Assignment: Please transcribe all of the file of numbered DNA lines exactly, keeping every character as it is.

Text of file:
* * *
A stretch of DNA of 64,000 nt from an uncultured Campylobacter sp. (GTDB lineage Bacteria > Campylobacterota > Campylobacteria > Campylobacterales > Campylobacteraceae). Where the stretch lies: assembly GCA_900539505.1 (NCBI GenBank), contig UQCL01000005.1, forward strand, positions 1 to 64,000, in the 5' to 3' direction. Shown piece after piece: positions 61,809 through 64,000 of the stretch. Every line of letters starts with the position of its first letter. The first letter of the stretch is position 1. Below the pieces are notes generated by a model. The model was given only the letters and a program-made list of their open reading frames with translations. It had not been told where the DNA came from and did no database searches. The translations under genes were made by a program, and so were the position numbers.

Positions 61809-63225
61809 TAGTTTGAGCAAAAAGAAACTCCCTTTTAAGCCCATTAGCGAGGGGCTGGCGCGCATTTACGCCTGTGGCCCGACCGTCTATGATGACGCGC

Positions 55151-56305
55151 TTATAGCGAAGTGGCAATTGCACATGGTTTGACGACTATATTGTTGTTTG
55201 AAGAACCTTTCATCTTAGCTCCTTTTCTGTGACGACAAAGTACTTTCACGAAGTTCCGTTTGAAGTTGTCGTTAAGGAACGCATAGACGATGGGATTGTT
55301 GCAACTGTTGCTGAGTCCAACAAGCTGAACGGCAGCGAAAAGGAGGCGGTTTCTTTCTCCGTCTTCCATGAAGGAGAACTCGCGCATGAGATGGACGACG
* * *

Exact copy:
A stretch of DNA of 64,000 nt from an uncultured Campylobacter sp. (GTDB lineage Bacteria > Campylobacterota > Campylobacteria > Campylobacterales > Campylobacteraceae). Where the stretch lies: assembly GCA_900539505.1 (NCBI GenBank), contig UQCL01000005.1, forward strand, positions 1 to 64,000, in the 5' to 3' direction. Shown piece after piece: positions 61,809 through 64,000 of the stretch. Every line of letters starts with the position of its first letter. The first letter of the stretch is position 1. Below the pieces are notes generated by a model. The model was given only the letters and a program-made list of their open reading frames with translations. It had not been told where the DNA came from and did no database searches. The translations under genes were made by a program, and so were the position numbers.

Positions 61809-63225
61809 TAGTTTGAGCAAAAAGAAACTCCCTTTTAAGCCCATTAGCGAGGGGCTGGCGCGCATTTACGCCTGTGGCCCGACCGTCTATGATGACGCGC

Positions 55151-56305
55151 TTATAGCGAAGTGGCAATTGCACATGGTTTGACGACTATATTGTTGTTTG
55201 AAGAACCTTTCATCTTAGCTCCTTTTCTGTGACGACAAAGTACTTTCACGAAGTTCCGTTTGAAGTTGTCGTTAAGGAACGCATAGACGATGGGATTGTT
55301 GCAACTGTTGCTGAGTCCAACAAGCTGAACGGCAGCGAAAAGGAGGCGGTTTCTTTCTCCGTCTTCCATGAAGGAGAACTCGCGCATGAGATGGACGACG